FOR IMMEDIATE RELEASE
Apr 30 2010 12:00:00:000AM
News Media Contact: Joseph Barrios, (520) 884-3725

UniSource Energy Services Offers Spring Electrical Safety Tips

Kingman, Ariz. " Spring's warm weather is a great time for yard work, swimming and many other outdoor activities. At work or at play, it's important to keep electrical safety in mind. UniSource Energy Services (UES) offers these tips to help you stay safe around electricity when you're outdoors.

  • Look up and look out for overhead power lines. Be mindful of any nearby lines before you climb a ladder or extend the handle of a pool-cleaning tool.
  • Keep materials, tools and all parts of your body at least 15 feet away from any overhead power lines at all times. If you plan to get any closer, state law requires you to make arrangements with UES that will allow your work to proceed safely. Keep this in mind when installing or repairing an antenna or satellite dish or preparing your evaporative cooler for summer use.
  • Before you trim tree limbs and shrubs, watch out for power lines that could be hidden by foliage.
  • Safe options are available for removal of tree branches and other vegetation that have grown into or near overhead power lines on your property. The first step is to call UES's Customer Care line at 877-UES-4YOU (877-837-4968) with your questions or concerns. Tree branches and other vegetation should be kept at least 15 feet away from overhead power lines. UES can temporarily suspend electric service so that vegetation can be safely pruned.
  • Inspect power tools and electric lawn mowers for frayed power cords, broken plugs and weathered or damaged housings before every use. Don't use damaged equipment until it has been repaired properly. Keep tools unplugged and stored in dry areas when they are not in use. And always use an insulated extension cord designed for outdoor use with the correct power rating for that equipment.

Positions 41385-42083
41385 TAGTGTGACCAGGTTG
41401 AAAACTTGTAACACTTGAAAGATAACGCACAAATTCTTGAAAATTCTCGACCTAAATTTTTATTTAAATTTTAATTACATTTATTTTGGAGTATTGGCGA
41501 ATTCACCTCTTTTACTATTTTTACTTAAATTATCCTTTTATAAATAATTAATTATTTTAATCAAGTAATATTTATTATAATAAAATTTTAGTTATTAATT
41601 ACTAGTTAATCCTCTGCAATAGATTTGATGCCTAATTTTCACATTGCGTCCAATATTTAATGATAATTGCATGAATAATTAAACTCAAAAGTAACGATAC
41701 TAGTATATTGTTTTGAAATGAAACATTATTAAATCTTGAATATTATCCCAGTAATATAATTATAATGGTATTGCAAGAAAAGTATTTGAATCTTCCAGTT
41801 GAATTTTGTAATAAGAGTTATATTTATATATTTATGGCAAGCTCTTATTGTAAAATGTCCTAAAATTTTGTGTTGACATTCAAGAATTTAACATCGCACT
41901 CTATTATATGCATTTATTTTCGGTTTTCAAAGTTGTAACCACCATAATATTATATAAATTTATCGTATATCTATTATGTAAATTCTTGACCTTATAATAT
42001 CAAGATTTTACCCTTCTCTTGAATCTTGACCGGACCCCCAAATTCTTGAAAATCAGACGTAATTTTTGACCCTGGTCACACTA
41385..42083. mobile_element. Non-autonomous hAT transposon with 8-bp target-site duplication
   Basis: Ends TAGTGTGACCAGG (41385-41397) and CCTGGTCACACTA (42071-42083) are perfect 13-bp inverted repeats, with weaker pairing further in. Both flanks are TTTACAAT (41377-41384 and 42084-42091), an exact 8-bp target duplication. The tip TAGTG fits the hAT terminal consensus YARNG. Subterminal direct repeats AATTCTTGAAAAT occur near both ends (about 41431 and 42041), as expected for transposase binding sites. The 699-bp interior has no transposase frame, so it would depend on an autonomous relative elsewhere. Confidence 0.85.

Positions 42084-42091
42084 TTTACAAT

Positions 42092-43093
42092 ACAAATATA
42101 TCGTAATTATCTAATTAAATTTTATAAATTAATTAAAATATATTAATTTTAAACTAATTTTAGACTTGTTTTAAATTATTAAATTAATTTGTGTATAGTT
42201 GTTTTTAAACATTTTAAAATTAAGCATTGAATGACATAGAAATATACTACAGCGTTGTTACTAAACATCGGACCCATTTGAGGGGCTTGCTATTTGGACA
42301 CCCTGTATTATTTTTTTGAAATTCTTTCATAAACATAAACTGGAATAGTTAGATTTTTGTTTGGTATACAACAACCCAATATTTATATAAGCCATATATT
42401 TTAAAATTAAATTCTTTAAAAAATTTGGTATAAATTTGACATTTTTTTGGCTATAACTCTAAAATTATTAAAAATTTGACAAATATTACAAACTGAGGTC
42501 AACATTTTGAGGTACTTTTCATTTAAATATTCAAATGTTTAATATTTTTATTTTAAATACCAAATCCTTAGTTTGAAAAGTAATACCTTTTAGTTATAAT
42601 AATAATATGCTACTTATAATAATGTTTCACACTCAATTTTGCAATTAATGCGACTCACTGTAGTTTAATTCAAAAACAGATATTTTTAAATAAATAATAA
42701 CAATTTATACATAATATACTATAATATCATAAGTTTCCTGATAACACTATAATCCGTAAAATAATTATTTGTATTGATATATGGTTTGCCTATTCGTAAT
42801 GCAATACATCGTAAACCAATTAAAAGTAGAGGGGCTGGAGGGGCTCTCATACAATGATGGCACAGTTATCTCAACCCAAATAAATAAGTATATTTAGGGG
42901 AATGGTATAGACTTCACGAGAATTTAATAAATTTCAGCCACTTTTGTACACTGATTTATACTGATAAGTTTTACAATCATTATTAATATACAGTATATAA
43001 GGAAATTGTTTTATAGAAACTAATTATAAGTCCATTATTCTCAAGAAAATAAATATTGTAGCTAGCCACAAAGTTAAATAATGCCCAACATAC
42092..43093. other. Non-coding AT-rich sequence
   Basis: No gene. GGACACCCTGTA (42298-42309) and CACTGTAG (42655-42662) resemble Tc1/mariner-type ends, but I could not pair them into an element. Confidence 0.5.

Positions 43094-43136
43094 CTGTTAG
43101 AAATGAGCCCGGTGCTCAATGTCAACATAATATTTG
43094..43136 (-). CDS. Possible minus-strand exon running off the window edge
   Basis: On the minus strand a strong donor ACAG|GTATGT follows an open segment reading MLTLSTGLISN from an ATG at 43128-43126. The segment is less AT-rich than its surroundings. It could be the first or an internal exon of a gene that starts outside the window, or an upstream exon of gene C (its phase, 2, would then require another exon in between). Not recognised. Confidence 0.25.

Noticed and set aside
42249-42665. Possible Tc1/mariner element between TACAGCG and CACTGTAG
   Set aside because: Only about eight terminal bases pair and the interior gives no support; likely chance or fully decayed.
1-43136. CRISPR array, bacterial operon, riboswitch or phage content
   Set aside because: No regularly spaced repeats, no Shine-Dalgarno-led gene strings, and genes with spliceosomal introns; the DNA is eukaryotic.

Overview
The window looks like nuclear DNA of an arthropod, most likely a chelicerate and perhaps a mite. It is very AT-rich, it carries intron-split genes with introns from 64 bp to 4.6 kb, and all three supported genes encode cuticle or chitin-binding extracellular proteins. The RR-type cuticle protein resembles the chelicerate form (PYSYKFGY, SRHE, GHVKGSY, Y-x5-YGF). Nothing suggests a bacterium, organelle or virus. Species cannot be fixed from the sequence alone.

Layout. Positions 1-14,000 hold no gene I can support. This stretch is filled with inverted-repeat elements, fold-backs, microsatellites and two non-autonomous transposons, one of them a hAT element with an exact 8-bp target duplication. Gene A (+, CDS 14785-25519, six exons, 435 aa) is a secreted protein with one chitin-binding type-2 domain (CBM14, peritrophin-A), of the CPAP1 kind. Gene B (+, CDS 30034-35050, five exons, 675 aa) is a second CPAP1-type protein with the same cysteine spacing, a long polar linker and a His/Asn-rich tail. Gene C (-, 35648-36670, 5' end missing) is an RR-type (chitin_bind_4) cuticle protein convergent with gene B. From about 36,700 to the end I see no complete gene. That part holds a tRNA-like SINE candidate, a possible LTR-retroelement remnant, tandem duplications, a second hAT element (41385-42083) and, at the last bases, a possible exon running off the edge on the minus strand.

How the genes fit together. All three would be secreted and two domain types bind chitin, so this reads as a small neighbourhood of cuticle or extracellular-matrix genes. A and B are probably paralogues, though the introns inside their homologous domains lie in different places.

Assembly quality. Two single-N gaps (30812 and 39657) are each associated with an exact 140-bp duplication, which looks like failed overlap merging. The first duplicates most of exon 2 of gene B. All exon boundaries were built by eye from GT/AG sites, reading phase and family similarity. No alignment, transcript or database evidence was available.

• Always keep power cords and electrical equipment away from water, wet grass or other wet areas. Keep this in mind when using electric-powered mowers or other lawn equipment.
  • Never fly kites or model airplanes near power lines. If a kite does get tangled with overhead lines, don't try to get it down yourself, as a kite string can conduct electricity. Instead, call UES for assistance. Don't fly your kite when a thunderstorm is brewing.
  • Call before you dig. Whether you're a homeowner landscaping your yard or a professional contractor digging utility trenches, remember to call 811 or Arizona Blue Stake at 1-800-STAKE-IT (1-800-782-5348) at least two working days before you dig. It's a free service, and it's required by state law.
  • Keep vegetation and permanent structures away from the large, green ground-level boxes that house components of UES's underground electrical system. UES workers may need to access the underground lines and equipment near these boxes during power outages and for routine maintenance.
  • Treat all electric lines with caution and respect. Even low-voltage electric lines and cords can be hazardous if damaged or improperly handled. And if you EVER see a downed power line, call 911 immediately; don't get near it.

UES, a subsidiary of UniSource Energy Corporation (NYSE: UNS), provides natural gas and electric service to about 236,000 customers across Arizona. For more information about UES, visit uesaz.com. For more information about UniSource Energy, visit uns.com.